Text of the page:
Federally-funded academic research and development is a critically-important part of our economy. University research contributes to the economic competitiveness of our nation. But are today’s institutions of higher education ready to protect themselves, their infrastructure, their intellectual property and their data?
Higher education institutions often store, handle, and process overlapping data types, including:
- personally identifiable information (PII),
- financial records,
- protected health information (PHI),
- controlled unclassified information (CUI),
- classified information,
- export-controlled data,
- covered defense information (CDI), and more.
Different data types trigger different government-mandated cybersecurity requirements.
At Sera-Brynn, we help weed through the various compliance mandates facing research institutions and our colleges and universities. Most importantly, we do this while making sure security doesn’t affect the research mission. We provide third party vendor management and help with interpreting and applying government regulations to the appropriate risk level. Lastly, we make sure that your security design is scalable to be responsive to emerging requirements.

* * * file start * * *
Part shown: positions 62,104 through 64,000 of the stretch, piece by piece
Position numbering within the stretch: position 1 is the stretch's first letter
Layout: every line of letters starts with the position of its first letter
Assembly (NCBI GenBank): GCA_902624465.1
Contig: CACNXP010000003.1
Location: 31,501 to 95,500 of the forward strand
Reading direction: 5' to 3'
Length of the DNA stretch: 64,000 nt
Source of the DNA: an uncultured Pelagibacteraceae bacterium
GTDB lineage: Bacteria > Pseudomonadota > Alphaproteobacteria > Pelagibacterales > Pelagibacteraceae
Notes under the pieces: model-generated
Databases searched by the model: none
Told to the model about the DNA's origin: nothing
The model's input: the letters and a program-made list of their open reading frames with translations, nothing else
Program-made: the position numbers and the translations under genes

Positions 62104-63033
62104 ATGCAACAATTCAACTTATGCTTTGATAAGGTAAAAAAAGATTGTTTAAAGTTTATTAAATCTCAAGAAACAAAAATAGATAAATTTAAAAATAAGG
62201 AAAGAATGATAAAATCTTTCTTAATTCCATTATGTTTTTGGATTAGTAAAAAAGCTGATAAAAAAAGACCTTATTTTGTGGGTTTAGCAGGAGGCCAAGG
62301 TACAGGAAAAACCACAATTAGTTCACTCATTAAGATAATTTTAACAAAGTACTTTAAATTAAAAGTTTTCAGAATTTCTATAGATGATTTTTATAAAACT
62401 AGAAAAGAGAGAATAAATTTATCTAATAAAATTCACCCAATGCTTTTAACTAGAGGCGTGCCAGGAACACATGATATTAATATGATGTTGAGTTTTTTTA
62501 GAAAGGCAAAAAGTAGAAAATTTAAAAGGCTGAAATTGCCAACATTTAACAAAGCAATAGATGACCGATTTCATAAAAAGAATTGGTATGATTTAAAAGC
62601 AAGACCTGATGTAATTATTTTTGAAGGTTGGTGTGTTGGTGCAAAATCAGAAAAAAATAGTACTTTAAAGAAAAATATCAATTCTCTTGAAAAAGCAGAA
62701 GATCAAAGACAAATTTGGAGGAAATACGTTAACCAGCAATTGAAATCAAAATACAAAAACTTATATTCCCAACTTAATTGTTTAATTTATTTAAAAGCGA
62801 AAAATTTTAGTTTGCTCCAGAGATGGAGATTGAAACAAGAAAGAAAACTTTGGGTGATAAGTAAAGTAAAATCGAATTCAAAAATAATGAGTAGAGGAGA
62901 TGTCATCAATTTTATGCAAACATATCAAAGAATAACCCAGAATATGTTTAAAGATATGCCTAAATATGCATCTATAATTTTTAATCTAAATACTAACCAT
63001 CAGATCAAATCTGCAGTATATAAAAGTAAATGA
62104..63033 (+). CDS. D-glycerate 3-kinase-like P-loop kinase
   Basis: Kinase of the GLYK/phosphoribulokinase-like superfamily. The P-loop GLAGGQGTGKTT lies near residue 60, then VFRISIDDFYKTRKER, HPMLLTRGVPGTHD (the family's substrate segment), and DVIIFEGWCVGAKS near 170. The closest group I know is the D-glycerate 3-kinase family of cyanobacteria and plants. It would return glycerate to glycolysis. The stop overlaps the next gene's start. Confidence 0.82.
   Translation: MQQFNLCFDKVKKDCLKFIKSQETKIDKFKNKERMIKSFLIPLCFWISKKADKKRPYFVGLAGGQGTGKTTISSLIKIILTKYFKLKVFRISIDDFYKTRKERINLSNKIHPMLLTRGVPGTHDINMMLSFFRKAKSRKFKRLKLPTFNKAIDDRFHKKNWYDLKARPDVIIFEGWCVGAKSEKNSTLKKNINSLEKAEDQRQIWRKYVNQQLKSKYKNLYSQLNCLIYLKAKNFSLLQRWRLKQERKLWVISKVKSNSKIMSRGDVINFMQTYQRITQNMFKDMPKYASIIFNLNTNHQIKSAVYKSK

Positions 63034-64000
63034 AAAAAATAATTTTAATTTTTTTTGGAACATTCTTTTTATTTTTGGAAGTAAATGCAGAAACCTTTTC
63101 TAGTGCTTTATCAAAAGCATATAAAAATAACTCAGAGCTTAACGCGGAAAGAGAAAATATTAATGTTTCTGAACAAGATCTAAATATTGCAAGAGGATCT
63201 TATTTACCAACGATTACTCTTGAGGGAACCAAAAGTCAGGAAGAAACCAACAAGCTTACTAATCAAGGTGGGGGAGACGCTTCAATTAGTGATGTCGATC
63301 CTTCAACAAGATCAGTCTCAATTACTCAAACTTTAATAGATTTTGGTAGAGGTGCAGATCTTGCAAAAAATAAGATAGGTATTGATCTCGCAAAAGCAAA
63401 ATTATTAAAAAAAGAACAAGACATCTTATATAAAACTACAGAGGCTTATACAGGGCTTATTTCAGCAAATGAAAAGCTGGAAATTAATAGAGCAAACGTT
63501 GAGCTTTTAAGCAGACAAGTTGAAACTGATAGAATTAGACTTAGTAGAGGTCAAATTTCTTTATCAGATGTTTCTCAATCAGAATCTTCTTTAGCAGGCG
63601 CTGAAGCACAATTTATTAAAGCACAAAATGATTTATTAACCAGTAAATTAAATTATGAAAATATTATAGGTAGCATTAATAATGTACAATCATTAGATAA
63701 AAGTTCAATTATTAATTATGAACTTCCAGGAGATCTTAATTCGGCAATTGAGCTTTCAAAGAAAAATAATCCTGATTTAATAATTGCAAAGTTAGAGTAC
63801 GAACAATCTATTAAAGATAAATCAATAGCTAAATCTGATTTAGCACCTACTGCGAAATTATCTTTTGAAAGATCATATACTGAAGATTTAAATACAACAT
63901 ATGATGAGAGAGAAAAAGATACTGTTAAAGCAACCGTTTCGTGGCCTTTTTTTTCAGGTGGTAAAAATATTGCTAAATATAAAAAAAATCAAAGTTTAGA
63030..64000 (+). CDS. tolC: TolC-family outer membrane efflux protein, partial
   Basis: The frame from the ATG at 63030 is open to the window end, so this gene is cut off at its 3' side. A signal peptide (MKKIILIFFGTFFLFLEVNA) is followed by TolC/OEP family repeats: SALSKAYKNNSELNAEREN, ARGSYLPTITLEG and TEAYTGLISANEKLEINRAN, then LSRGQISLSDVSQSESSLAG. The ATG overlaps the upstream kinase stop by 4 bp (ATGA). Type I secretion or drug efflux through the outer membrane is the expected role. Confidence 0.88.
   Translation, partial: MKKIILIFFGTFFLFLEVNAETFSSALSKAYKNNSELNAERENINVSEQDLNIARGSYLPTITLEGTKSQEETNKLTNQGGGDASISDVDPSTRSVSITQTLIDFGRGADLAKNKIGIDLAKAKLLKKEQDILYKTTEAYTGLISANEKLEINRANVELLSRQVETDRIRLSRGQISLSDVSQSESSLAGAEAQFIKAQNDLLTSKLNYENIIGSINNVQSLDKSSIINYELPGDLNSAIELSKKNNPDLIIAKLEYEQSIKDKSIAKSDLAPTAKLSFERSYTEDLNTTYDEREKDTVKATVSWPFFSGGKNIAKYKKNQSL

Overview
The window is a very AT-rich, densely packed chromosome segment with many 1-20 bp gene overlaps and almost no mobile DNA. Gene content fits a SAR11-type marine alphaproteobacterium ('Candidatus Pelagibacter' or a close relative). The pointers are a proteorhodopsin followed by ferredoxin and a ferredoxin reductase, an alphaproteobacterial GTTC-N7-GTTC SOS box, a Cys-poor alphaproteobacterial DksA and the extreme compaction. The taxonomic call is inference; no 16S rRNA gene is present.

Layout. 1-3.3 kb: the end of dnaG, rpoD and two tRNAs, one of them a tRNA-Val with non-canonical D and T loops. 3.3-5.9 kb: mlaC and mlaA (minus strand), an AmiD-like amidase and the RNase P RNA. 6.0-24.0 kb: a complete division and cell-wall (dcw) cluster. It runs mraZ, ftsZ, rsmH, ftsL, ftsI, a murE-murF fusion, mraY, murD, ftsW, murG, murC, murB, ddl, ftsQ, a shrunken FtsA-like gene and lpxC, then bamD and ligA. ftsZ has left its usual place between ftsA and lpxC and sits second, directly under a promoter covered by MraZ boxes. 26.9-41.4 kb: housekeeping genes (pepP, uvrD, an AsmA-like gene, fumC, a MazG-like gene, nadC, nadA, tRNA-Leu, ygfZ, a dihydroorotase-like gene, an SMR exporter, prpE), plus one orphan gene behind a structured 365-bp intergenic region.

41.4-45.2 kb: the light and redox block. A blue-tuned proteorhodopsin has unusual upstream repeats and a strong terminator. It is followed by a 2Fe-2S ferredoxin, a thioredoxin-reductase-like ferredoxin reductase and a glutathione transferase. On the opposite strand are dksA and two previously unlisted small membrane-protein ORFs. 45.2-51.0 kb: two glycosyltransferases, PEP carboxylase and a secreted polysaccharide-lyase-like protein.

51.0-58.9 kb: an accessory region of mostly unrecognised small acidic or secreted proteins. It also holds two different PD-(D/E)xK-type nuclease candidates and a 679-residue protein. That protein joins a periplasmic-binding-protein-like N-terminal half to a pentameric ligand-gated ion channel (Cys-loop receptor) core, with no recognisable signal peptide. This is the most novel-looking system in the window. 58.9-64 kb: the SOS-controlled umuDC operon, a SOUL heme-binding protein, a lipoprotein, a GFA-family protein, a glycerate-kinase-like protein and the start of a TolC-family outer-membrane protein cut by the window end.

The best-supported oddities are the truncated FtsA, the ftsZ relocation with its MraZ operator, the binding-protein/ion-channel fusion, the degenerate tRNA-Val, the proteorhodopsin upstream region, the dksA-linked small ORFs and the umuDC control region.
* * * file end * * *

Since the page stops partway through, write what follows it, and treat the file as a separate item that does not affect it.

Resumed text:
Sera-Brynn has been selected as the cybersecurity advisor for some of our nation’s top-ranked public research universities.
Resources and News:
- 550+ Universities Have Been Targeted for Cyber Attacks: How Higher Education Institutes Can Better Handle Them
- Protecting Students From Cyber Crimes, Heather Engel on WVEC
- Cyber Tips For Students Heading Off To College
Acronyms for Higher Education: A glossary of acronyms and definitions to help higher education professionals understand cybersecurity compliance.
Webinar (Recording Available On Demand – Free):
Cybersecurity Compliance for Higher Education: 2018 and Beyond, presented by Williams Mullen & Sera-Brynn (03.06.2018)
On March 23, 2018, DOJ charged nine Iranians in a scheme to hack and steal university and other data on behalf of the Iranian government. “Academic institutions are prime targets for foreign cybercriminals. Universities can thrive as marketplaces of ideas and engines of research and development only if their work is protected from theft,” Deputy Attorney General Rod Rosenstein said. Read the full story here.